A 3-star prospect out of Bergenfield, N.J.., Haskins was offered by West Virginia in the class of 2016 and most recruiting experts actually had him signing with the Mountaineers before a surprise commitment to Miami.

Haskins joins two former state of Florida players on WVU’s roster: starting quarterback Will Grier (Florida) and former Miami quarterback Jack Allison (Miami). The Mountaineers also employed Florida State transfer Clint Trickett at quarterback and Miami transfer Antonio Crawford at cornerback.

Haskins redshirted in 2016 and will presumably sit out 2017 before gaining eligibility in ’18. West Virginia could use the help immediately; the roster lists one scholarship tight end at present. WVU currently has two tight ends pledged for the 2018 class in addition to Haskins.

 

BYU wearing special patch in honor of LaVell Edwards

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BYU got the summer media day fun started on Friday with their football media day. BYU tends to pull out all the stops on its media day with coach and player interviews, alumni returning, and a handful of announcements about the future of the program. In addition to news about their relationship with ESPN, BYU also announced the football team will be sporting a patch this season in honor of the late LaVell Edwards.

In addition to players wearing the patch on their jerseys, BYU coaches will also wear the patch on their sleeves.

Edwards passed away in December at the age of 86. The BYU coaching legend spent 29 seasons on the sidelines in Provo and accumulated 257 wins along the way. Among those was a national championship season in 1984, which remains the most recent national championship to be claimed by a program not currently in a power conference. Edwards took 22 BYU teams to a bowl game.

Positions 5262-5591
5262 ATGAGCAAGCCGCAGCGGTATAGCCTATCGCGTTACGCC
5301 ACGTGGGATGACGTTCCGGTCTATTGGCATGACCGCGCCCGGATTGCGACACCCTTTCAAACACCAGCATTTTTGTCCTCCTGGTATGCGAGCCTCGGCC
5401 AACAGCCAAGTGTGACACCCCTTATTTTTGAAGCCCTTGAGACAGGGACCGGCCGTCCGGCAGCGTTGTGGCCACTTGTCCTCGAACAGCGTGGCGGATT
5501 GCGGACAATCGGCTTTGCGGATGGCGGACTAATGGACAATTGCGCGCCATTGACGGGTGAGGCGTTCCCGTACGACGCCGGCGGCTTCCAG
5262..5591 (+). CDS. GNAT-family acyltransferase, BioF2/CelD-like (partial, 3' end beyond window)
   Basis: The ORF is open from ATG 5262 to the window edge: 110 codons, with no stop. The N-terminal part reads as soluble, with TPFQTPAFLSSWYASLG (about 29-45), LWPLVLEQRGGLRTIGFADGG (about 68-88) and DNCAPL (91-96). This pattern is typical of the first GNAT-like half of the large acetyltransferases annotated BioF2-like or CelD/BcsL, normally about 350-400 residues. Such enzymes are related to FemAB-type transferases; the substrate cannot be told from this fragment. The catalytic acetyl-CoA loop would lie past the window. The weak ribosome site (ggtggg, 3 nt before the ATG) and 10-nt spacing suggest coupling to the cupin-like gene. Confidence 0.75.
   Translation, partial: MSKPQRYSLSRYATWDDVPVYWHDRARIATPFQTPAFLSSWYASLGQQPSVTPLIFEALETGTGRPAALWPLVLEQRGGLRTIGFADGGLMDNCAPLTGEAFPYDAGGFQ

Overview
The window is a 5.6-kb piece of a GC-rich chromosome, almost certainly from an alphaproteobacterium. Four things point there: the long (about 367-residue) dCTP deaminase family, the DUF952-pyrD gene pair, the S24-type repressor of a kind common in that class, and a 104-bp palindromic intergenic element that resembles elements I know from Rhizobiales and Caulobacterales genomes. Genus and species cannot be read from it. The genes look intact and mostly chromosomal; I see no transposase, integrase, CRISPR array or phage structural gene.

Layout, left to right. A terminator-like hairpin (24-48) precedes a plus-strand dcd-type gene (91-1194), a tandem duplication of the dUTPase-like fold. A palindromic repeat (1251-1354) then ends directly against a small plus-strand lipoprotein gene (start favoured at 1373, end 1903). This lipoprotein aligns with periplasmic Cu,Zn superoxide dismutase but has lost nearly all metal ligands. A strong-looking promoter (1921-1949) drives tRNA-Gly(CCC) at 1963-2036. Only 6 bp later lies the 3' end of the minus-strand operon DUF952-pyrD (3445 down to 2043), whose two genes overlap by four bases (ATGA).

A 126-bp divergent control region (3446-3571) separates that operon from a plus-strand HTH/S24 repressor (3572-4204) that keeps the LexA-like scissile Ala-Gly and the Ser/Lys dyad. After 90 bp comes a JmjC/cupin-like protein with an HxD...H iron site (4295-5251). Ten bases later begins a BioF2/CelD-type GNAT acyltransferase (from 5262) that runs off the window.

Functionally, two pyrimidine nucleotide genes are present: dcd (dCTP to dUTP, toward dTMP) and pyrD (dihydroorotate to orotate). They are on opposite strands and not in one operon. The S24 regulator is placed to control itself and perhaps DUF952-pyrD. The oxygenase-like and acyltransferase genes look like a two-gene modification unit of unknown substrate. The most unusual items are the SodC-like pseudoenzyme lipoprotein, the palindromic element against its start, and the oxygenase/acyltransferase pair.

Now if we can just keep getting BYU to stick to that lighter shade of blue as their main home uniform, we’ll be in great shape.

Former Vanderbilt football player Brandon Banks found guilty of rape

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Former Vanderbilt football player Brandon Banks was convicted by a jury on Friday for rape of a female Vanderbilt student. Following 15 hours of jury deliberations, the verdict of guilty on one count of aggravated rape and one count of aggravated sexual battery was in.

”He’s shocked but understands that this is only the first part of this process, there’s a lot more to do from here on,” Banks’ lawyer, Mark Scruggs, said after the verdict. ”We have some really good issues to raise.”

Part of Banks’ defense was built on succumbing to peer pressure, suggesting he feared he may be beaten up by teammates if he did not participate in the scandalous activity. The jury, having reviewed videos and photos from the incident, some of which were shot by Banks, determined that was not a viable defense.

”Making fun of another person is not right, but we know it happens,” Assistant District Attorney Roger Moore said in closing arguments, according to the Associated Press. ”But it doesn’t give you a legal defense to commit a crime, particularly not an aggravated rape, an aggravated sexual battery. I mean if that’s the case, then we’d have the ‘football team defense.”’

Banks will serve a minimum of 15 years in prison. One count of aggravated rape has a minimum sentence of 15 years.

Other former Vanderbilt players had previously been convicted for their roles in the 2013 rape. Cory Batey was found guilty of aggravated rape and sentenced to 15-25 years in prison in April 2016. Brandon Vandenbeurg was found guilty and sentenced to 17 years in prison.